In 1969, General Motors invited members of the press to the GM Technical Center in Warren, Michigan to show them a number of future mobility concepts it had developed. Among them was the GM XP 512 series – a three-car lineup of tiny two-person city cars that were intended for use in congested areas, or for short trips to the store.
While GM presented electric, gasoline and hybrid versions of the 512, the most impressive variant was the electric one. With an 84-volt Delco-Remy lead acid battery and DC Delco-Remy electric motor, the little city car had a range of 58 miles when travelling at a consistent pace of 25 miles per hour. It could be charged up at a 115-volt household outlet, which would take about 7 hours to fill the battery. According to the GM Heritage Center, the car has a wheelbase of just 52 inches, an overall length of 86.3 inches and a width of 56 inches. It tipped the scales at 1,250 pounds, heavy considering its size, but not bad for a vehicle with a 1960s lead-acid battery onboard.
The hybrid GM XP 512 was also rather innovative for the time and was one of the world’s first-ever gasoline-electric hybrid vehicles. It used a small 200cc engine, along with a DC electric motor and a 72-volt lead acid battery. It could operate in both pure electric or hybrid mode and, like the EV, could be recharged using a standard 115 volt outlet. The vehicle boasted an estimated electric range of 5.2 miles at a sustained speed of 30 mph, while the range in hybrid mode was 150 miles using just three gallons of gas. The top speed in hybrid mode was also 35 miles per hour, making it faster than the EV, too.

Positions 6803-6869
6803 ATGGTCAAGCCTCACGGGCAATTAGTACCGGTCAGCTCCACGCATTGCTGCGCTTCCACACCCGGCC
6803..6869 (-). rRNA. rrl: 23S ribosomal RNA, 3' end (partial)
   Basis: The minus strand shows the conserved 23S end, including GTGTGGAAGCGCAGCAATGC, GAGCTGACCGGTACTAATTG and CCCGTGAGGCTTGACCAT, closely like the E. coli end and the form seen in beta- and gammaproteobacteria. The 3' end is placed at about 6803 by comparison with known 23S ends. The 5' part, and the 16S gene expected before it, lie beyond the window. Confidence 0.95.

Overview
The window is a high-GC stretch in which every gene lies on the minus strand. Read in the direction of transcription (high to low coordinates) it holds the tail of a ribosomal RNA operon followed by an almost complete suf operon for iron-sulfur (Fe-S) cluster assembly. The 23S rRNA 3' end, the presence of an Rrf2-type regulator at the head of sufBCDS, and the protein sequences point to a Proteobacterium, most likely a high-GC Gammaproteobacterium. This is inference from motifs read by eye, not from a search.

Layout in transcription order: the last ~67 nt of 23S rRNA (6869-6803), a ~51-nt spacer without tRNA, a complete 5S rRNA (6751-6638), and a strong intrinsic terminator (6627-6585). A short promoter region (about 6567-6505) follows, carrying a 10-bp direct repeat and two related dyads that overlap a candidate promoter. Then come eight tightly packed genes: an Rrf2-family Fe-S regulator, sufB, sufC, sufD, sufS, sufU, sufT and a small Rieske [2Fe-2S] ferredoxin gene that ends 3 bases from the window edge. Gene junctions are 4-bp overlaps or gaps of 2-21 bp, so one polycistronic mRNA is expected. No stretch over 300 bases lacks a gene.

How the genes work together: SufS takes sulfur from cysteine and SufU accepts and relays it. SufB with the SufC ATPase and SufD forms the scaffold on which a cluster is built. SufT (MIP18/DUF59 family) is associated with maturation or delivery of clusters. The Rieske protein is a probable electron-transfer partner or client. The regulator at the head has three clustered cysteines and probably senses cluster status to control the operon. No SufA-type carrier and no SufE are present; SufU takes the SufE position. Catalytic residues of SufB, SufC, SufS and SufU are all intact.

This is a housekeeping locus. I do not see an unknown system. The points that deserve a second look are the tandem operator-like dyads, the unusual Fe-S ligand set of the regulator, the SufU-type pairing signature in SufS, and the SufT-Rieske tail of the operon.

In the demonstration video embedded below, the GM 512 is the red car, while the hybrid is the blue car. The two roofless cars (like the one pictured below) are the gas version, which used a two-cylinder engine, variable ratio v-belt transmission and four-gallon fuel tank, giving it a top speed of 45 mph and a range of about 280 miles.
While the GM XP 512 didn’t catch on at GM in the late 1960s, the car turned out to be a rather accurate depiction of the future of mobility. GM’s Chinese joint venture venture partner, SAIC Wuling, has seen immediate success selling its Baojun E-Series of electric city cars, which are essentially modern-day versions of the electric GM XP 512. The Smart brand was built on the same idea, as well, and while it hasn’t caught on in North America, Smart sales are still strong in other markets. According to Daimler, the brand sold a total of 130,000 vehicles in 40 markets worldwide in 2018. Toyota is also working on a city car similar to the Baojun E-Series, as well, which will be sold in Japan.
The GM XP 512 currently sits in the GM Heritage Center. Check out the video embedded below to see all three versions of the car in action and click here for some additional photos of the electric version in the collection.